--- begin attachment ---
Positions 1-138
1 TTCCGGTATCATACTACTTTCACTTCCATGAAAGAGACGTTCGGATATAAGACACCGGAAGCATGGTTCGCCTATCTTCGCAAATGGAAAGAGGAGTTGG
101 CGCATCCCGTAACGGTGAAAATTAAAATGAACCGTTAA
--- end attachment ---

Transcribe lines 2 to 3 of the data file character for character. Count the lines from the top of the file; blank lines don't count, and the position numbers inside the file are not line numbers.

1 TTCCGGTATCATACTACTTTCACTTCCATGAAAGAGACGTTCGGATATAAGACACCGGAAGCATGGTTCGCCTATCTTCGCAAATGGAAAGAGGAGTTGG
101 CGCATCCCGTAACGGTGAAAATTAAAATGAACCGTTAA